With many of the stocks, promoters sold large numbers of shares after the picks were distributed, the SEC claims. The promoters wired payment for the touting to the brothers' bank account in the United Kingdom.

Out of the stocks the SEC listed, one of those with the largest gains was UOMO Media, a Toronto company that purports to be a "multi-channel entertainment company." Between May 18 and May 19, 2009, the stock went to $1.06 from 35 cents after a recommendation by Its volume went to 20.3 million shares, from 86,000. (By May 22 the stock had fallen to 33 cents, and it was last at 0.2 cent.)

Also on the list was Holloman Energy, an oil and gas company that, around the time of the newsletters, listed a Calgary office and a Vancouver contact number. On Nov. 6, 2007, the day the newsletter listed it as a pick, the stock rose to $1.04 from 94 cents on substantially higher volume of 716,900 shares. (By Nov. 13 the stock had fallen to 70 cents, and it was last at 26.5 cents.)

According to the SEC, one of the difficulties the brothers faced was collecting money without attracting too much attention. Initially, they had deposited money from stock promoter payments and newsletter subscription fees directly into a U.K. bank account. They had to change their practice when, in January, 2009, British authorities froze that account. From that point they used a Panamanian bank account, the complaint stated.

The SEC is seeking disgorgement of profits and appropriate civil penalties. In addition to the brothers, the suit names as a relief defendant a Panamanian company, Regent Investment Group Corp.

None of the companies the brothers promoted, including the two Canadian stocks, are listed as defendants or accused of wrongdoing.

April 17, 2012

YPF move underlines radical bent of Fernández

Nationalizations, here we go again...

YPF move underlines radical bent of Fernández

Financial Times, 12:33am Tuesday April 17th, 2012

By Jude Webber in Buenos Aires and Miles Johnson in Madrid
Spain's Repsol says nationalisation 'discriminatory and manifestly illegal' and vows to study 'all legal actions to defend the interest of its shareholders'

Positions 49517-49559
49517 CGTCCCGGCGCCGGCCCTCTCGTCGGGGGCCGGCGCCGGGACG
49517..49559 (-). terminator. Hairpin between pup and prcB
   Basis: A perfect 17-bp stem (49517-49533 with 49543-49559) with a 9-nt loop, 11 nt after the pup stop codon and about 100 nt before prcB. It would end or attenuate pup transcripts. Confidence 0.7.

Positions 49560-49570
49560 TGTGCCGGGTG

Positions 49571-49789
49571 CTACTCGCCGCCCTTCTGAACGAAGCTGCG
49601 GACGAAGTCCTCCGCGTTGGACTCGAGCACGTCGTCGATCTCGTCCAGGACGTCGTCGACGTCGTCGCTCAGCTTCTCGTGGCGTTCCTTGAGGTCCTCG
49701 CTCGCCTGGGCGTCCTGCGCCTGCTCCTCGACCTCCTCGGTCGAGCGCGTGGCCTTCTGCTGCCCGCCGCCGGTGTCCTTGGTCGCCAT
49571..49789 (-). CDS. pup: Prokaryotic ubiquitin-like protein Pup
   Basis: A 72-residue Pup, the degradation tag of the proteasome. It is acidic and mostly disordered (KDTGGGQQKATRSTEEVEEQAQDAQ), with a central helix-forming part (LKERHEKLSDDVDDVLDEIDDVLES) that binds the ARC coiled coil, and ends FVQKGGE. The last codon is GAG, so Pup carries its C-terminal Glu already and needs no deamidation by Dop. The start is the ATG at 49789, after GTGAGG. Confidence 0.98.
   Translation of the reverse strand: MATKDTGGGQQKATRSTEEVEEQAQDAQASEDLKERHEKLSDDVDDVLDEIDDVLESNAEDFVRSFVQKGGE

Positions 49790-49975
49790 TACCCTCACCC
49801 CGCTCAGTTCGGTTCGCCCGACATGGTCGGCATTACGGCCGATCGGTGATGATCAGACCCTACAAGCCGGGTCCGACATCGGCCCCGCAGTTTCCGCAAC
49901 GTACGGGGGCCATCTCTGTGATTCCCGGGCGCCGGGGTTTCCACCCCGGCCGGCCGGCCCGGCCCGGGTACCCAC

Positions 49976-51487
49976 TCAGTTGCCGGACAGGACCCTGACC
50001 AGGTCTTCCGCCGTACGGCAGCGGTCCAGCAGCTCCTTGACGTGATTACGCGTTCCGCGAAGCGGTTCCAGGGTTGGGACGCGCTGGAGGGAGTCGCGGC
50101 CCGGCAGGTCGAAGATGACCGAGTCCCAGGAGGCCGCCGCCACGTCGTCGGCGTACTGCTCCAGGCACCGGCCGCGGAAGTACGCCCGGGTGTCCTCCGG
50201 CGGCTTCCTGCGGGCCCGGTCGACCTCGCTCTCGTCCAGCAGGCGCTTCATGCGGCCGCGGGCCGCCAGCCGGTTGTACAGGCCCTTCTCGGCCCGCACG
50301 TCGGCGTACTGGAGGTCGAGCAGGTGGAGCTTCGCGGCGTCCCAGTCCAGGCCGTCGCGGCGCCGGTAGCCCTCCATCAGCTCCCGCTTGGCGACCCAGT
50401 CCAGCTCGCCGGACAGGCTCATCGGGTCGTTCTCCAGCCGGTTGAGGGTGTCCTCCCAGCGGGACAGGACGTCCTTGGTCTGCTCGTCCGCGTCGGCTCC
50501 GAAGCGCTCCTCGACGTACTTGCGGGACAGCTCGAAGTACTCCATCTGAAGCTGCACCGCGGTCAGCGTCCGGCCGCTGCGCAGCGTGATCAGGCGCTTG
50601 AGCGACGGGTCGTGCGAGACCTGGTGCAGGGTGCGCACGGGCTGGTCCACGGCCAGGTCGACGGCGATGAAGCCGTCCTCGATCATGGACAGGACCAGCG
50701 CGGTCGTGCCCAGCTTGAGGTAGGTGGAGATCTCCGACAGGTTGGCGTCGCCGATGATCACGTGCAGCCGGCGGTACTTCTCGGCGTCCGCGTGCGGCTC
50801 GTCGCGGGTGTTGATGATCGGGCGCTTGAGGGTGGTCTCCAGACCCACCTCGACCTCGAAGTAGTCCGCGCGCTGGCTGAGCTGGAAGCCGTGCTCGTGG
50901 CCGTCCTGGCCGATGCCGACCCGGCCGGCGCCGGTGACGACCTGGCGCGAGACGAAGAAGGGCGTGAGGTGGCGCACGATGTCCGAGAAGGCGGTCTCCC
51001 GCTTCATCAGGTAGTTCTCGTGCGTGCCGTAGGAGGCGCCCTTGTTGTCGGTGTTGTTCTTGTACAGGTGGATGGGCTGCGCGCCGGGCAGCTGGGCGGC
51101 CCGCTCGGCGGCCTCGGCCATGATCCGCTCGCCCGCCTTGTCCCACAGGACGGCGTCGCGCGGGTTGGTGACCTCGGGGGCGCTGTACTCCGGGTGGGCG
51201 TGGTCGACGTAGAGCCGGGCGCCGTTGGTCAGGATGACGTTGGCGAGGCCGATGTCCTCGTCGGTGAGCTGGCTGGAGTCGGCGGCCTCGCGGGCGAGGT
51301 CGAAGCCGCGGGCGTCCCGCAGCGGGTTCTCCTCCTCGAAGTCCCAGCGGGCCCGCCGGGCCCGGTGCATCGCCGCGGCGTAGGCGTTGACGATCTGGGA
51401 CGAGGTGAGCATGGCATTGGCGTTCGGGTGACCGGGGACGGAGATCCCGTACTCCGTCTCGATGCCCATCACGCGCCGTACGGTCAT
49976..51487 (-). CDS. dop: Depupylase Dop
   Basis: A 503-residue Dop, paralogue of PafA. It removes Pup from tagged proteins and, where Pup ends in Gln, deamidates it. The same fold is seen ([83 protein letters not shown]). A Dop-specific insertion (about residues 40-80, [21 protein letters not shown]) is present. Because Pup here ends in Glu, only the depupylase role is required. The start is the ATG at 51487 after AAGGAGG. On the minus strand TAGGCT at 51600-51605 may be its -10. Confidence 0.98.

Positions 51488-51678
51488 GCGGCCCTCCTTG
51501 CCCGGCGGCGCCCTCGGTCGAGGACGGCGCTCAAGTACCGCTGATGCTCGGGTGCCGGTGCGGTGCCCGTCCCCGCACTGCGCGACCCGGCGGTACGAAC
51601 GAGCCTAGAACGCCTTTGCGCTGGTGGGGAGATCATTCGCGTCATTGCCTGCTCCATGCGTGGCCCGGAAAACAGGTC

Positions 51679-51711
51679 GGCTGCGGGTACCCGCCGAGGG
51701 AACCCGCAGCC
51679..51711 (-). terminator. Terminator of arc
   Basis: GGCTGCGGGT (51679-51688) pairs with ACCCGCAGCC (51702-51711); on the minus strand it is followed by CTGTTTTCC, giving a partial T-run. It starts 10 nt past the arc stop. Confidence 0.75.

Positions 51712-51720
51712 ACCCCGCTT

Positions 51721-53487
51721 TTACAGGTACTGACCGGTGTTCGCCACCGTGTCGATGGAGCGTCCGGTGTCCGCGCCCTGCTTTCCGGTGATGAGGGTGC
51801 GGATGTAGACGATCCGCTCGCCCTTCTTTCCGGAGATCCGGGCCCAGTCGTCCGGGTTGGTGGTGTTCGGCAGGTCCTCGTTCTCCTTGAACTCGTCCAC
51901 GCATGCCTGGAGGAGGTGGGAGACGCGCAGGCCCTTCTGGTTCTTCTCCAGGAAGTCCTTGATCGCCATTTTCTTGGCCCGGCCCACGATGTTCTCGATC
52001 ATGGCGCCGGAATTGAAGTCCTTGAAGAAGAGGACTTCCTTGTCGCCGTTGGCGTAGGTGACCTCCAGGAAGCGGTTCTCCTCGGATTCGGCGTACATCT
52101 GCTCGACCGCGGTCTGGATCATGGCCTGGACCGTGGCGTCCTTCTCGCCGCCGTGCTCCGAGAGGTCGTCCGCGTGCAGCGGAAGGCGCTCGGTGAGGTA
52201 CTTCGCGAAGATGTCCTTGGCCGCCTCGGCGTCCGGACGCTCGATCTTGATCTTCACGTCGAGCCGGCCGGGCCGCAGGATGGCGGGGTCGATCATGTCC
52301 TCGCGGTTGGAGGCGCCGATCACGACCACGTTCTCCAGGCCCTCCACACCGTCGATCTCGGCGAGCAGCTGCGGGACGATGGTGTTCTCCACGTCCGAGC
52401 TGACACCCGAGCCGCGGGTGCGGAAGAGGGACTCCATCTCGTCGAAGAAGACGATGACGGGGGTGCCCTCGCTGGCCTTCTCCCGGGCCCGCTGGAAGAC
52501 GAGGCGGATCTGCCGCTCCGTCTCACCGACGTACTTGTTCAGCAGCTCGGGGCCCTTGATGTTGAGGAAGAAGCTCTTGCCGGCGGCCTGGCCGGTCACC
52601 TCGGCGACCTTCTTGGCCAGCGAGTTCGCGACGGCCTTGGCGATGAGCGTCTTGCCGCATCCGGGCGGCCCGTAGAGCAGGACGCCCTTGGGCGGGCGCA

Read the full article at:

April 1, 2012

The French election: An inconvenient truth | The Economist

What do you expect when you have not balanced you budget since 1978...

The underlying problem is that, over the past ten years, France has lost competitiveness. In 2000 hourly labour costs in France were 8% lower than those in Germany, its main trading partner; today, they are 10% higher (see chart 2). French exports have stagnated while Germany’s have boomed. An employer today pays twice as much in social charges in France as he does in Germany. France’s unemployment rate is 10% next to 5.8% in Germany—and has not dipped below 7% for nearly 30 years.

This erosion of French competitiveness raises hard questions about the underlying social compact. Frenchmen cherish the notion that everyone has an equal right to decent services in good times and a generous safety net in bad. But what sort of level of support, in sickness, joblessness, infancy or old age, can France really afford to offer its citizens? How can the country justify its massive public administration—a millefeuille of communes, departments, regions and the central state—which employs 90 civil servants per 1,000 population, compared with 50 in Germany? How can France lighten the tax burden, including payroll social charges, so as to encourage entrepreneurship and job creation?